The mayor of London will introduce planning regulations to protect the green belt and incorporate into new developments more 'green roofs', green walls, 'rain gardens' and habitats for wildlife.
Mr Khan will also fund thousands more trees and drive through improvements to community green spaces.
As a first step, the mayor has announced a new £9m Greener City Fund for London, aimed at creating and improving green spaces.
Local groups can apply for the first £1m of grants to plant neighbourhood trees and maintain green community areas.
The mayor of London said: “London is home to outstanding green spaces that I want to protect, invest in and improve as we aim to become the world’s first National Park City.
"We can also increase the amount of greenery in the city by installing many more green roofs and making our streets greener.
“From our famous Royal Parks, to our much-loved community gardens and urban nature reserves like Woodberry Wetlands, this ‘green infrastructure’ is a vital asset that improves air quality, boosts quality of life, conserves wildlife and attracts thousands of visitors.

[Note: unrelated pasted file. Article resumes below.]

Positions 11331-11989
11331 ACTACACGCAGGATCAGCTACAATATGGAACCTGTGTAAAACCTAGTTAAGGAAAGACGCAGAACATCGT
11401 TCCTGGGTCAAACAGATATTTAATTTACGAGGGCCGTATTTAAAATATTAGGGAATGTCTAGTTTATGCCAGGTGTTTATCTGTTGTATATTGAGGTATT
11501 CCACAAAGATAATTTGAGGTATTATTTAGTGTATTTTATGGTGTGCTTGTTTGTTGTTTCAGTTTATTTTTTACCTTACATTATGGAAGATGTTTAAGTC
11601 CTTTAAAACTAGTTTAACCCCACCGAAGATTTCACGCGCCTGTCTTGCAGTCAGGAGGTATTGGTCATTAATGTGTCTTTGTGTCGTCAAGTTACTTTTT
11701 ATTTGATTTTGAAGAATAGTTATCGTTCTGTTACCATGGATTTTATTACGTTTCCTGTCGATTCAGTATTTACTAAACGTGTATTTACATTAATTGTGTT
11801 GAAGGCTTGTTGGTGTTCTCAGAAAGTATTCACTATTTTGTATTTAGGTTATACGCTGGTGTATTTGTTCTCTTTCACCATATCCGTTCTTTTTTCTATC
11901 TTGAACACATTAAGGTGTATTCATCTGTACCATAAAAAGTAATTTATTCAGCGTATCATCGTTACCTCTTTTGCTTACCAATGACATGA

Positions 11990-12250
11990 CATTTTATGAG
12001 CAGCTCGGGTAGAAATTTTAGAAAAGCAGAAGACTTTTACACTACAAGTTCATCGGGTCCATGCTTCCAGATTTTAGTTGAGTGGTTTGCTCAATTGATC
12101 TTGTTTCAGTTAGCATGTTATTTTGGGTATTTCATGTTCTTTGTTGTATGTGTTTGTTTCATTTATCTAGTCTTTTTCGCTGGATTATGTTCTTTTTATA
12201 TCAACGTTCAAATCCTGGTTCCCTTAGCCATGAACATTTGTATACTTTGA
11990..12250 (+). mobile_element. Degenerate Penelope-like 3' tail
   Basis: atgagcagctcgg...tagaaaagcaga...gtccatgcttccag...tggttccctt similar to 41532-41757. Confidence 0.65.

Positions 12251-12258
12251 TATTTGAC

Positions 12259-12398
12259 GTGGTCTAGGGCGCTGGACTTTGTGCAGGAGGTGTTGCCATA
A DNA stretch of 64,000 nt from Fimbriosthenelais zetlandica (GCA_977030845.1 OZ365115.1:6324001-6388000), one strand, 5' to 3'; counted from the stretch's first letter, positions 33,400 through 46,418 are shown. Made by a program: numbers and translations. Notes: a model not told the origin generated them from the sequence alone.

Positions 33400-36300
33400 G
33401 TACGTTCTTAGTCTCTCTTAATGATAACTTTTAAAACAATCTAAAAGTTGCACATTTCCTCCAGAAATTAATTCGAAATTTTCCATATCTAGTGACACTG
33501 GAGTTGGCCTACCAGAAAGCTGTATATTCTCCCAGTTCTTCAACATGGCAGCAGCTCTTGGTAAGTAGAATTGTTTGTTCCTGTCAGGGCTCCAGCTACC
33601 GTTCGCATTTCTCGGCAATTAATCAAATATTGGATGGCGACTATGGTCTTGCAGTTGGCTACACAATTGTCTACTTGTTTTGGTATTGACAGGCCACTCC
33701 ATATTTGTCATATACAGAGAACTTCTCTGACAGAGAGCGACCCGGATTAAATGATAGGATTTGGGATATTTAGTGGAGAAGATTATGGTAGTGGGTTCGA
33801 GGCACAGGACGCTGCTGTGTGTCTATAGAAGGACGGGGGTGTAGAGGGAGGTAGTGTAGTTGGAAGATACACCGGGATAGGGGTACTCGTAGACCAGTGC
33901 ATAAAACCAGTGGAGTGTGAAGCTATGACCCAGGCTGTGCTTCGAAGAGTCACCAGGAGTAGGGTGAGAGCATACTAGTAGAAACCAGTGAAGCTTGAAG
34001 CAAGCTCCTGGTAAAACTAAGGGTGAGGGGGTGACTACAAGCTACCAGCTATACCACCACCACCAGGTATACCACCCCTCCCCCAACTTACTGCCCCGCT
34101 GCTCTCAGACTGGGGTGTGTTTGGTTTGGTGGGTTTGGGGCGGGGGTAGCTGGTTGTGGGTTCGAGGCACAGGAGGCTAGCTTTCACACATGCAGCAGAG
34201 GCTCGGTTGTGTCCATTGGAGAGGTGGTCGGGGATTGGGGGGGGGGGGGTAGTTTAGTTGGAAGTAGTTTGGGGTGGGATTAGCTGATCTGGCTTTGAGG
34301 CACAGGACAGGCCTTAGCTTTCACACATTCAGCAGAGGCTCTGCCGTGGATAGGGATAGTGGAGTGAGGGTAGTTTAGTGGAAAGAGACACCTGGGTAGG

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“I’ve set out my plans to improve London’s environment by fighting pollution, tackling waste and promoting cleaner energy so we can make London a healthier city that adapts to the impacts of climate change.
“I want to hear your views and ideas about how we can make London the greenest city in the world.”
Mr Khan made the announcement at the launch of his draft Environment Strategy for consultation at Woodberry Wetlands in Hackney, alongside the London Wildlife Trust.
The draft London Environment Strategy includes:
• introducing the T-charge from October this year (whereby vehicles in central London will need to meet minimum exhaust emission standards, or pay a daily £10 emissions surcharge) an ultra-low emission zone (ULEZ) in 2019 and the cleaning up of the bus fleet
• London’s first solar action plan to more than double London’s solar energy generation capacity by 2030 with measures such as a new community energy grant scheme and a ‘reverse’ solar auction
• a new fuel poverty action plan to increase support for those struggling to heat and power their homes through a £10m energy efficiency delivery programmes, referral services and programmes that provide direct advice and support to the fuel poor and support to improve enforcement action against landlords who do not meet legal requirements
• policies to encourage better use of resources, including setting minimum recycling standards and help cut food waste by 20% per person by 2025.